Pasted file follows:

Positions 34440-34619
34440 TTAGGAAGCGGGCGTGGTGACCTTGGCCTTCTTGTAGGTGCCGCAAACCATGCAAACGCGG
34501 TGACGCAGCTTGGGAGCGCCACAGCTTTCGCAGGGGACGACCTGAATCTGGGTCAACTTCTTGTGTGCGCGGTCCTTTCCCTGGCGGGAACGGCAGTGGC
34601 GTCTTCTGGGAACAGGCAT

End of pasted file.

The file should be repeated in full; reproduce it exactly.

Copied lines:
Positions 34440-34619
34440 TTAGGAAGCGGGCGTGGTGACCTTGGCCTTCTTGTAGGTGCCGCAAACCATGCAAACGCGG
34501 TGACGCAGCTTGGGAGCGCCACAGCTTTCGCAGGGGACGACCTGAATCTGGGTCAACTTCTTGTGTGCGCGGTCCTTTCCCTGGCGGGAACGGCAGTGGC
34601 GTCTTCTGGGAACAGGCAT